174: Assessing Metacognition (4 of 4)



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  1. Everyday Ethical Dilemmas
    • Description
      • Students respond briefly and anonymously to abbreviated case studies with moral dilemmas that relate to the course
    • Purpose
      • Students identify and clarify their own values and how these relate to moral dilemmas of the course
      • Students learn how values impact decision making
    • Step-by-Step Procedure
      • Decide on one specific ethical issue to focus on.
      • Locate a short case that illustrates the essential ethical dilemma in a few lines.
      • Write 2-3 questions that require students to take a position in the case and explain their reasoning for their decision.
      • Ask students to write short anonymous responses.
      • Allow time in class or outside class to complete the assessment.
    • Analysis Steps
      • Separate papers based on the position they took and tally responses.
      • Within each pile of similar responses, look for patterns in their rationales for their responses.
      • Share interesting insights and patterns with students and discuss implications of these for the course.
    • Extension Ides
      • After students have submitted responses, have students discuss the issues in small groups.  Then have them complete the assessment again to see if decisions and rationales changed.
      • Classify responses according to course frameworks or framework that describe ethical development.  See Perry’s schemes of intellectual and ethical development for ideas.
      • Ask students to answer cases from 2 different viewpoints.
      • Assign students task of creating Everyday Ethical Dilemmas for the class to analyze and discuss.
    • Pros
      • Students practice thinking through ethical dilemmas and get feedback on these processes.
      • Gathers data that helps teachers develop students’ ethical reasoning skills.
    • Cons
      • Students who are fixed in their opinions may see this exercise as a waste of time.
      • Teachers may lose respect for students based on their opinions.
    • Caveats
      • Start with minor dilemmas and work your way up.  This gradual buildup can build up trust, confidence and skill.
  2. Course-Related Self-Confidence Surveys
    • Description
      • Students answer questions that assess their self-confidence in relationship to course specific skills and activities.
    • Purpose
      • Knowledge of skills that students feel confidence with (and not) can help teachers design learning experiences that better support students
      • Can help students set up positive feedback loops – i.e. they can focus on skills they need which will build competence and confidence
    • Step-by-Step Procedure
      • Focus on skills or abilities that are important to success in a course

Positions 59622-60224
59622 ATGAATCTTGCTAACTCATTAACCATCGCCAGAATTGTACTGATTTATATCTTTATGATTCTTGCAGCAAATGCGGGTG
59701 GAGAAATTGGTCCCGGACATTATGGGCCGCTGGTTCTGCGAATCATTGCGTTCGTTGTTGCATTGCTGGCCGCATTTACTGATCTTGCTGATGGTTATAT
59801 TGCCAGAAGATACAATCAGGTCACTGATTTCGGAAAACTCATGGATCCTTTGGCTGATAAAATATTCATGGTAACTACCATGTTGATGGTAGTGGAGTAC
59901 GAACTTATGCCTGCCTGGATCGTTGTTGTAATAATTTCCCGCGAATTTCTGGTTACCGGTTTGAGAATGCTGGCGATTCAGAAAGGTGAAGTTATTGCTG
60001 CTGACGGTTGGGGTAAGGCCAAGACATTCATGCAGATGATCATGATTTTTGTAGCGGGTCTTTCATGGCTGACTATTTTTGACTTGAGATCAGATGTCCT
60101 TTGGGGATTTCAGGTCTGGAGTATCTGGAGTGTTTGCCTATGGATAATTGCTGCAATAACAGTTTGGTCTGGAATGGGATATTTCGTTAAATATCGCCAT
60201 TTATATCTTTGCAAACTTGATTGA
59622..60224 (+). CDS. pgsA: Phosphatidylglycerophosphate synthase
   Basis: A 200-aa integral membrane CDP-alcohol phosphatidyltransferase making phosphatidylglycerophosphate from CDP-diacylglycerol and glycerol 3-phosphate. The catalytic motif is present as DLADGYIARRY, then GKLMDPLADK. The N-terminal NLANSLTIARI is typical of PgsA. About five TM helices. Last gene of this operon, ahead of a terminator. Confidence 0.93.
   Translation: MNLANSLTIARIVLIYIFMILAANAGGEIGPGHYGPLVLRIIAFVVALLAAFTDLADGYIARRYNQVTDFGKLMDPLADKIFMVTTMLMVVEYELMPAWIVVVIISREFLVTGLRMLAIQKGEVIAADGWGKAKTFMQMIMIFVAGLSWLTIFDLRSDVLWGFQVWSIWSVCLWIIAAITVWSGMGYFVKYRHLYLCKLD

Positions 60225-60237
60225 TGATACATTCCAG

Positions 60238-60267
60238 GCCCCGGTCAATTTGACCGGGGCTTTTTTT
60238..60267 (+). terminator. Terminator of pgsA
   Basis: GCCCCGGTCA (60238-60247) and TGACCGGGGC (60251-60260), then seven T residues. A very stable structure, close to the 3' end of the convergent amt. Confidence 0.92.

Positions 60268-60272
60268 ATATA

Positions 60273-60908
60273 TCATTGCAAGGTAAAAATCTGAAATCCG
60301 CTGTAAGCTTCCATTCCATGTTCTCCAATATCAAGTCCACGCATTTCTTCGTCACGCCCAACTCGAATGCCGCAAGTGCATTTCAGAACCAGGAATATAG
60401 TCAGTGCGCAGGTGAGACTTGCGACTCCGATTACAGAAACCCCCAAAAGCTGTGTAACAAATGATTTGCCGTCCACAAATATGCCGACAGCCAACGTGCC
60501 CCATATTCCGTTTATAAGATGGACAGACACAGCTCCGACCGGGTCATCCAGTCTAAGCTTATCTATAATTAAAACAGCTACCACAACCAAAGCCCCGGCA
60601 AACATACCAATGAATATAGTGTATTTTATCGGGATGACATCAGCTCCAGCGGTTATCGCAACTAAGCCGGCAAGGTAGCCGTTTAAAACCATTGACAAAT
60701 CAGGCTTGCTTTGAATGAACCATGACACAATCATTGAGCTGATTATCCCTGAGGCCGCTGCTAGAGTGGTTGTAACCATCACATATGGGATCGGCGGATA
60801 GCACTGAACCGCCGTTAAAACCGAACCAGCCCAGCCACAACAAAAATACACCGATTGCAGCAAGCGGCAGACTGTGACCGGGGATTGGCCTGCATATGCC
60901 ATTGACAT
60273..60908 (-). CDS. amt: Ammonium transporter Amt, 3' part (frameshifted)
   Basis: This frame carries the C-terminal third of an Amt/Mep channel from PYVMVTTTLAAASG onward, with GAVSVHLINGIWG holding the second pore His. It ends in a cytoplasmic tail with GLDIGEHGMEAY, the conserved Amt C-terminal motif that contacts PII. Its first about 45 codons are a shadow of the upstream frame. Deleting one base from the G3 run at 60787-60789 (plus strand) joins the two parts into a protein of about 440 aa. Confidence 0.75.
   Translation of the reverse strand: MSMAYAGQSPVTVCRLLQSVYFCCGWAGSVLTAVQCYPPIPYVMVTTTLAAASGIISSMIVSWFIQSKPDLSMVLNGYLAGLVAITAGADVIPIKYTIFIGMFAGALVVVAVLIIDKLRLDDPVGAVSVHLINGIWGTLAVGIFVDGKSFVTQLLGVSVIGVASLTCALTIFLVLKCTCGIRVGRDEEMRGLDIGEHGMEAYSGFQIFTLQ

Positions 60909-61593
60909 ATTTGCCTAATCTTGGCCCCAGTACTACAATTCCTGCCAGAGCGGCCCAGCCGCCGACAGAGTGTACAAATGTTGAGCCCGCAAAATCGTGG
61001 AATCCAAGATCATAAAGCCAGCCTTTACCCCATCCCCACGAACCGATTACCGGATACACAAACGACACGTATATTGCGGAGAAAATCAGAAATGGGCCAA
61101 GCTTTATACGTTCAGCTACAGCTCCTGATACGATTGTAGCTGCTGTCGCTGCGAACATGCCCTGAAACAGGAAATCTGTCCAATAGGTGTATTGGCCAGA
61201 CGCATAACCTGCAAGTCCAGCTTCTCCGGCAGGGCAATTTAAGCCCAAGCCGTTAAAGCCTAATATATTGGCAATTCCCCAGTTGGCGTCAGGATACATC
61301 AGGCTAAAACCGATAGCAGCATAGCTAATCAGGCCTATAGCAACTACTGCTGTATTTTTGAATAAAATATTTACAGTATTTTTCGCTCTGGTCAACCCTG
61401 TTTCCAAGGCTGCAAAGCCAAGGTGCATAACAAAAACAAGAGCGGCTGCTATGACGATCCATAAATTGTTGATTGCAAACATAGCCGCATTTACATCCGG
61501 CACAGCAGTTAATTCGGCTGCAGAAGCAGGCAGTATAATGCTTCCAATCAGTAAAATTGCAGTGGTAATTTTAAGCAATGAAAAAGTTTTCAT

• Make up questions to assess students’ competence or confidence in these specific skills
      • Create a simple survey form for gathering the data
      • Gather responses anonymously during class time
    • Analysis Steps
      • Tally responses to questions.  If this is done in Google forms, this tallying can be done quickly in Google spreadsheets.
    • Extension Ides
      • Have students discuss the skills in teams and brainstorm methods to build confidence or competence in each skill.
      • Ask follow-up questions to identify what classroom variables most influence confidence and how these can be changed to promote confidence
    • Pros
      • Can identify what students are confident and anxious about in terms of course-specific skills
      • Can offer relief to students to see that others struggle in areas where they struggle
      • Teaches students that self-confidence helps with learning
    • Cons
      • Some students are overconfident about their skills and therefore are harder to teach
      • Discovery of low self esteem may hurt teacher and student morale
    • Caveats
      • Teach students to associate confidence with performance so that their confidence can increase as they start to demonstrate more skill
      • Be aware that some serious problems with self esteem won’t be remedied by the course
The Everyday Ethical Dilemmas assessments can reveal how students reason through ethical dilemmas that relate to the course.  Making students aware of these controversial cases can help students see the value in content-specific information and skills that can be applied to analyze and evaluate the case.


The Course-Related Self Confidence Surveys can help students and teachers be aware of what skills student’s feel are strengths and what skills they may struggle with.  Knowing this profile for the students in the course can help teachers reframe projects and project scaffolding to leverage student strengths and to improve upon student gaps.


Preparation Steps
  • Decide what you like to learn about students’ skills.
  • Decide what strategy will yield the knowledge about students’ skills you want.
  • Develop resources related the selected strategy.  See above for details.
Early Implementation Steps
  • .Explain the purpose for the assessment.
  • Give students time in class to complete the assessment.
  • Analyze the assessment.
  • Share key results from analyzing the assessment with students and facilitate a related discussion with students.
  • Describe how key results will impact future teaching and learning in the course.
Advanced Implementation Steps
  • Try out the enrichment activities described above.
  • Use knowledge gained from the assessments to refine related project scaffolding so that it better meets students’ needs.

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